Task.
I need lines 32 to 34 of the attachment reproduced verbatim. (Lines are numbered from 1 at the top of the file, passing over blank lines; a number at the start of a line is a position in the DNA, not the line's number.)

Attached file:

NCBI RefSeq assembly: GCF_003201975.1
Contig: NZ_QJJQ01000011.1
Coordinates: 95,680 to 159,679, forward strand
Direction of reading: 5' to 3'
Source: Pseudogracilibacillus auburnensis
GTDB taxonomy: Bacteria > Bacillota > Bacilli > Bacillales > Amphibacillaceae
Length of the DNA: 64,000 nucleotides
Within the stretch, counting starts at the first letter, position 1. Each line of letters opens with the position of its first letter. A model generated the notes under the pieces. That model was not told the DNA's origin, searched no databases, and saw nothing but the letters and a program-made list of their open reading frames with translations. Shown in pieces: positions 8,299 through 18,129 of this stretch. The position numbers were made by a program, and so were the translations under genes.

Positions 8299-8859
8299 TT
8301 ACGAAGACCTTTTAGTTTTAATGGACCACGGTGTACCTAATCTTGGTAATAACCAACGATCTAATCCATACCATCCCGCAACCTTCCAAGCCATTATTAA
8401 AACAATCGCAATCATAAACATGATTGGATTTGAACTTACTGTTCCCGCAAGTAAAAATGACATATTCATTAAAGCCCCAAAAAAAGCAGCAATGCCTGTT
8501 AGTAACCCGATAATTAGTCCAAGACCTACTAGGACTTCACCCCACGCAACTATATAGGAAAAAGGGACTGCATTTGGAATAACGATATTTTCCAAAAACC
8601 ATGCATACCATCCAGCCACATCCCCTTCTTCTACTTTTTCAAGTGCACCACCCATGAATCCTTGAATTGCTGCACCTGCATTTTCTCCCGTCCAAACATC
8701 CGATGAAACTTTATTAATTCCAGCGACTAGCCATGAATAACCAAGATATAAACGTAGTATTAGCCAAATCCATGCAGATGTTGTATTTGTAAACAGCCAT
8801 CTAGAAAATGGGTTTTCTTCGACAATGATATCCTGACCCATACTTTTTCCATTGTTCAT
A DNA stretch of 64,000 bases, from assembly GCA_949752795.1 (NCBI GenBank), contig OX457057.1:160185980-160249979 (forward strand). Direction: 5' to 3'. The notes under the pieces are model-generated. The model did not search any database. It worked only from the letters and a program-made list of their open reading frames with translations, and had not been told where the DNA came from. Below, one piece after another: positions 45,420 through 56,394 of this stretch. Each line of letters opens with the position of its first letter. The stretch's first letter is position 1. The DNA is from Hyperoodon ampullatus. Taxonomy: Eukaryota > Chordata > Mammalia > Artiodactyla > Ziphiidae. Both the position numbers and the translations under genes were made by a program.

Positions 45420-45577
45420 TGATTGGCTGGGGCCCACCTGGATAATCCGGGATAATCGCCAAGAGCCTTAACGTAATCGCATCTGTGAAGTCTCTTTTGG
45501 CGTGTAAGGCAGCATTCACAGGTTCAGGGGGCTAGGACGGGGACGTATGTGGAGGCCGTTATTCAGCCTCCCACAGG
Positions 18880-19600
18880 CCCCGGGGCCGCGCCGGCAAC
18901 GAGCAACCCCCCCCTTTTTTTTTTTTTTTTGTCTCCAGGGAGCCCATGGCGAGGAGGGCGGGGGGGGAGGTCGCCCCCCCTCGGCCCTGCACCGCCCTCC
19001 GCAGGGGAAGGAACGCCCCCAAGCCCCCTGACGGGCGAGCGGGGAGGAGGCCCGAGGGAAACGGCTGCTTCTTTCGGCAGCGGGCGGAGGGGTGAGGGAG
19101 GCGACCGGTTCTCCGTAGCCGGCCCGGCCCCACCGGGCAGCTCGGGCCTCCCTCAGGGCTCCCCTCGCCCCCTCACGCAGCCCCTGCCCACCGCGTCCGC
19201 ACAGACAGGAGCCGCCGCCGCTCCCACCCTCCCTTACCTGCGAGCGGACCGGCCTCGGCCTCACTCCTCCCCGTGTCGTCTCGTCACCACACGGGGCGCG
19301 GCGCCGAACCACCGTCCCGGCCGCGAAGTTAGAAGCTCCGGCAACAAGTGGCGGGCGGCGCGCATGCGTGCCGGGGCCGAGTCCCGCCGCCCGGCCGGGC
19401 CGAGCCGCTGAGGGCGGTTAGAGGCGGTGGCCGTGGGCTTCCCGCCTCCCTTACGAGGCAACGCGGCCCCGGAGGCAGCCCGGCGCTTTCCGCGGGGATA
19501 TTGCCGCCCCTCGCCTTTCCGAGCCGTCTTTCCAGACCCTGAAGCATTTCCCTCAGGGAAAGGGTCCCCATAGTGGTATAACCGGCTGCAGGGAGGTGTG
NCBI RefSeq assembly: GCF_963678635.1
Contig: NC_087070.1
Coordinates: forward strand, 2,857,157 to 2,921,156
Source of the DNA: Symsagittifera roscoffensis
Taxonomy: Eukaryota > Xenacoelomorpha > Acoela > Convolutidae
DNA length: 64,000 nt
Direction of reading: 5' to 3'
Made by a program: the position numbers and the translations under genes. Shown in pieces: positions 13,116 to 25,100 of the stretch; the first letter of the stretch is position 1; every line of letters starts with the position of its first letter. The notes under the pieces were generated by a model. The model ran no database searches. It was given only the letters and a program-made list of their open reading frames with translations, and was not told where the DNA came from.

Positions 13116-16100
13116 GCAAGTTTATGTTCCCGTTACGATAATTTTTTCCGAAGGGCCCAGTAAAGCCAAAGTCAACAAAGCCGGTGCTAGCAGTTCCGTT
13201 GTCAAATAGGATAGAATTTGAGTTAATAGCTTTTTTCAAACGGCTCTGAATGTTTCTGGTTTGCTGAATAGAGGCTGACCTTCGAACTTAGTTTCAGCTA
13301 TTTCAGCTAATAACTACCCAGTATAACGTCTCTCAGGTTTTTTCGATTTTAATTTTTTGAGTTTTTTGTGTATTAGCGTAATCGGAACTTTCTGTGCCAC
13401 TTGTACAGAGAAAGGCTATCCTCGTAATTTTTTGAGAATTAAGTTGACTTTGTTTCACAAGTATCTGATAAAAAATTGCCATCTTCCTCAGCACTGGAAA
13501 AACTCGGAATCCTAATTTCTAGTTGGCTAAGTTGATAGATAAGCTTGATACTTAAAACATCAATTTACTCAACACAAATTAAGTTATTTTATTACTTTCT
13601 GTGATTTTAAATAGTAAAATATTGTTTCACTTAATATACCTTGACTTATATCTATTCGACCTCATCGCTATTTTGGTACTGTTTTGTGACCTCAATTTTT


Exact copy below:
Coordinates: forward strand, 2,857,157 to 2,921,156
Source of the DNA: Symsagittifera roscoffensis
Taxonomy: Eukaryota > Xenacoelomorpha > Acoela > Convolutidae